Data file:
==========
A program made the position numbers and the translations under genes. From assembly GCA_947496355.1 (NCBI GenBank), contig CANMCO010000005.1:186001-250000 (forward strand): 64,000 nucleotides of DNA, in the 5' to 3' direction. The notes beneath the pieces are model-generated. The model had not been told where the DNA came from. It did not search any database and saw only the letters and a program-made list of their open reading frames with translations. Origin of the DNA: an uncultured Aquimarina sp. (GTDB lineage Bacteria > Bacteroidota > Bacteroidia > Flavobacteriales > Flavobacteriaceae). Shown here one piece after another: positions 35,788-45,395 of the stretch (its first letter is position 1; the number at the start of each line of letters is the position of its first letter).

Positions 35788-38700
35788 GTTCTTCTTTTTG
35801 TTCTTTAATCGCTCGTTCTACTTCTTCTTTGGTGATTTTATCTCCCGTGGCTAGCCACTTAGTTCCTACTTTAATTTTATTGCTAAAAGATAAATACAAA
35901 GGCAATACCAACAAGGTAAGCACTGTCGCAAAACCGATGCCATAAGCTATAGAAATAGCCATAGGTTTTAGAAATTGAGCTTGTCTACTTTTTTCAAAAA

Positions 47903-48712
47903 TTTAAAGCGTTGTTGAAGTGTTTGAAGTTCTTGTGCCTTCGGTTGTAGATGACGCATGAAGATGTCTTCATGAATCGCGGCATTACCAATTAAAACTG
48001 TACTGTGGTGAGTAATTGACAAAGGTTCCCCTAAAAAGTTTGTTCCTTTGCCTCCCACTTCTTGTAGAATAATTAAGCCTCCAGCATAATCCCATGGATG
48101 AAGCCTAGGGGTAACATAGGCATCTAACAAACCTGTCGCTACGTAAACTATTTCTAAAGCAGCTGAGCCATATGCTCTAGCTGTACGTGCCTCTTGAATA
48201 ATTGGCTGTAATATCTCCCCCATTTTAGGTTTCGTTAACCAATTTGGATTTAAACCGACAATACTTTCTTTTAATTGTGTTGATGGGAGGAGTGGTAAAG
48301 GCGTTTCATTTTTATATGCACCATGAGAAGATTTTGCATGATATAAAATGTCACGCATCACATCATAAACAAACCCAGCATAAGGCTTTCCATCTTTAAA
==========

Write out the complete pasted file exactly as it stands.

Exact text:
A program made the position numbers and the translations under genes. From assembly GCA_947496355.1 (NCBI GenBank), contig CANMCO010000005.1:186001-250000 (forward strand): 64,000 nucleotides of DNA, in the 5' to 3' direction. The notes beneath the pieces are model-generated. The model had not been told where the DNA came from. It did not search any database and saw only the letters and a program-made list of their open reading frames with translations. Origin of the DNA: an uncultured Aquimarina sp. (GTDB lineage Bacteria > Bacteroidota > Bacteroidia > Flavobacteriales > Flavobacteriaceae). Shown here one piece after another: positions 35,788-45,395 of the stretch (its first letter is position 1; the number at the start of each line of letters is the position of its first letter).

Positions 35788-38700
35788 GTTCTTCTTTTTG
35801 TTCTTTAATCGCTCGTTCTACTTCTTCTTTGGTGATTTTATCTCCCGTGGCTAGCCACTTAGTTCCTACTTTAATTTTATTGCTAAAAGATAAATACAAA
35901 GGCAATACCAACAAGGTAAGCACTGTCGCAAAACCGATGCCATAAGCTATAGAAATAGCCATAGGTTTTAGAAATTGAGCTTGTCTACTTTTTTCAAAAA

Positions 47903-48712
47903 TTTAAAGCGTTGTTGAAGTGTTTGAAGTTCTTGTGCCTTCGGTTGTAGATGACGCATGAAGATGTCTTCATGAATCGCGGCATTACCAATTAAAACTG
48001 TACTGTGGTGAGTAATTGACAAAGGTTCCCCTAAAAAGTTTGTTCCTTTGCCTCCCACTTCTTGTAGAATAATTAAGCCTCCAGCATAATCCCATGGATG
48101 AAGCCTAGGGGTAACATAGGCATCTAACAAACCTGTCGCTACGTAAACTATTTCTAAAGCAGCTGAGCCATATGCTCTAGCTGTACGTGCCTCTTGAATA
48201 ATTGGCTGTAATATCTCCCCCATTTTAGGTTTCGTTAACCAATTTGGATTTAAACCGACAATACTTTCTTTTAATTGTGTTGATGGGAGGAGTGGTAAAG
48301 GCGTTTCATTTTTATATGCACCATGAGAAGATTTTGCATGATATAAAATGTCACGCATCACATCATAAACAAACCCAGCATAAGGCTTTCCATCTTTAAA